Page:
Following Skenderbeg's footsteps

Capt. Russell Craig
First published in
SFOR Informer#134, March 14, 2002

Some 70 Albanian commandos guard the gates of the German Battle Group's camp. The Albanians work closely with the Germans, a relationship that began with the first SFOR mission.

Rajlovac - Albania's history is extensive and varied. They have been part of several great empires: Illyrian, Roman, Byzantine, Ottoman and communist. Throughout each of these periods the Albanians have produced great leaders and warriors, the greatest being Gjergj Kastrioti - known as Skenderbeg - who successfully fought against invading armies for 25 years. Now Albania is a democracy and its soldiers continue the martial tradition by working closely with other nations in SFOR.
"Our mission here is the security of the camp. Our personnel guard the main gate, the tower, and the foot-gate, according to an agreement between our army and the German one," said Albanian Maj. Tefik Cepa, commanding officer of the contingent.
The Job
The Albanians have to check ID cards, carry out vehicle checks and search civilians. When the contingent first took over, they were surprised at how busy the gates were, but now they have settled into a solid routine.
"The busiest is the main gate, there are so many trucks and cars for the base. For civilians who want to come here for the hospital, the duty officer (German) deals with the request…(we) call the Germans and the civilians are escorted to the hospital," said Albanian Lt. Ilirjan Dauti, company commander.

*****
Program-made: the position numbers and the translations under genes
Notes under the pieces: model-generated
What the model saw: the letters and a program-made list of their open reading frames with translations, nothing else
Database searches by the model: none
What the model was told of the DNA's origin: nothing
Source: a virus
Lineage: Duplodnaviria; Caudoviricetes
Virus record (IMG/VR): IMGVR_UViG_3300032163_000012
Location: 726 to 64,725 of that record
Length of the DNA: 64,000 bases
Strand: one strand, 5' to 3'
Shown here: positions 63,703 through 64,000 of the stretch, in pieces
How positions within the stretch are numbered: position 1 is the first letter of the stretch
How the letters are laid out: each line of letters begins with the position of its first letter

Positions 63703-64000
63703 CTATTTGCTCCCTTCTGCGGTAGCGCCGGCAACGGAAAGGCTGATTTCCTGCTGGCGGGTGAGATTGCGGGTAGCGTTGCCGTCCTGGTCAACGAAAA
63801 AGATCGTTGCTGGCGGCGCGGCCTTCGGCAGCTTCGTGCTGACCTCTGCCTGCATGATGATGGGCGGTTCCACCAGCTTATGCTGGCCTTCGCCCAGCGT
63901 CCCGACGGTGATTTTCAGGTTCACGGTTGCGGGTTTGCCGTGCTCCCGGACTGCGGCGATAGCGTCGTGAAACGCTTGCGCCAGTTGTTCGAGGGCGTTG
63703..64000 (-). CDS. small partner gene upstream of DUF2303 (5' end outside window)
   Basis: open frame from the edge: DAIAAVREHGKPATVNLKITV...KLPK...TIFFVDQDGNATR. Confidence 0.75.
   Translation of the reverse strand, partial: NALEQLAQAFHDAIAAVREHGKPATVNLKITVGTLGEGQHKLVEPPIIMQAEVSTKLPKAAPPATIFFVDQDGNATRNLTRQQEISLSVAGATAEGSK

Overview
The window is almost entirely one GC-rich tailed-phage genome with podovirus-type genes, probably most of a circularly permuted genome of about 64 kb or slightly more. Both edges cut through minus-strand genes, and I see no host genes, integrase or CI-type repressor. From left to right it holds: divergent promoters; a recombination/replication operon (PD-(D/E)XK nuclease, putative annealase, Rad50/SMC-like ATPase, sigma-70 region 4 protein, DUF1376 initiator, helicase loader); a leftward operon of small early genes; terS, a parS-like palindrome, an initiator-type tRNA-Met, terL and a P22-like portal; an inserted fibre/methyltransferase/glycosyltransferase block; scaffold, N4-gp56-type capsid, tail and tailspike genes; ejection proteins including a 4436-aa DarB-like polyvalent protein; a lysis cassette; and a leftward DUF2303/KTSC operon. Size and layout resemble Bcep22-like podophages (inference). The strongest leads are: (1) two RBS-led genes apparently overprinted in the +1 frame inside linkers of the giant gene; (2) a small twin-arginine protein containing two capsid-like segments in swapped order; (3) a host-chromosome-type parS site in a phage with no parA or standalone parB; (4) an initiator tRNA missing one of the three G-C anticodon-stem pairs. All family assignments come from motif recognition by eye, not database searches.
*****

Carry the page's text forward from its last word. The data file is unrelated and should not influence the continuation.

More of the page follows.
Co-operation
Although Dauti admits that he would like to travel more, the soldiers gain from their time in SFOR.
"We can see many people from other countries, and learn from these experiences…I will take home these memories," said Albanian Pvt. Ervim Maqellara.
The Albanians trained for the mission within their own country before training with the German Army.
"We trained for peacekeeping duties with the German Army, for six weeks. This training is done in Dresden and consists of using German weapons, security training, especially guard duty and what kinds of mines are over here (in Bosnia and Herzegovina). At the end of the training we do a long co-operative exercise (with the Germans)," said Cepa.
Working with the Germans and other NATO countries has allowed the Albanians to develop in many different spheres, including, brushing up on the English language skills and learning new military techniques.
"I have learned to prepare and plan the guard and command post, and I hope to do that in Albania. Especially in peacekeeping operations through Partnership for Peace (PfP) operations," said Albanian Capt. Hysni Goergji.
The senior national Albanian is Maj. Shaqir Koliqi, who works in the Coalition Press Information Centre, in Tito Barracks. He prepares media analysis reports and also works in a multinational environment. Koliqi views this as good experience:
"The good aspects of working with NATO are working to NATO standards, progressing in English, the opportunity to know lots of different people and to exchange different experiences with them."

Related link:
Nations of SFOR: Albania

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Photo: PO Andy Gedge

An Albanian soldier carries out a comprehensive vehicle check.


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From his watchtower this Albanian soldier can keep a keen eye on proceedings.


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An Albanian soldier controls the gate to Rajlovac camp.


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Equipped with German gear the Albanian soldiers can be distinguished by their national symbol, which is worn on the head-dress and arm.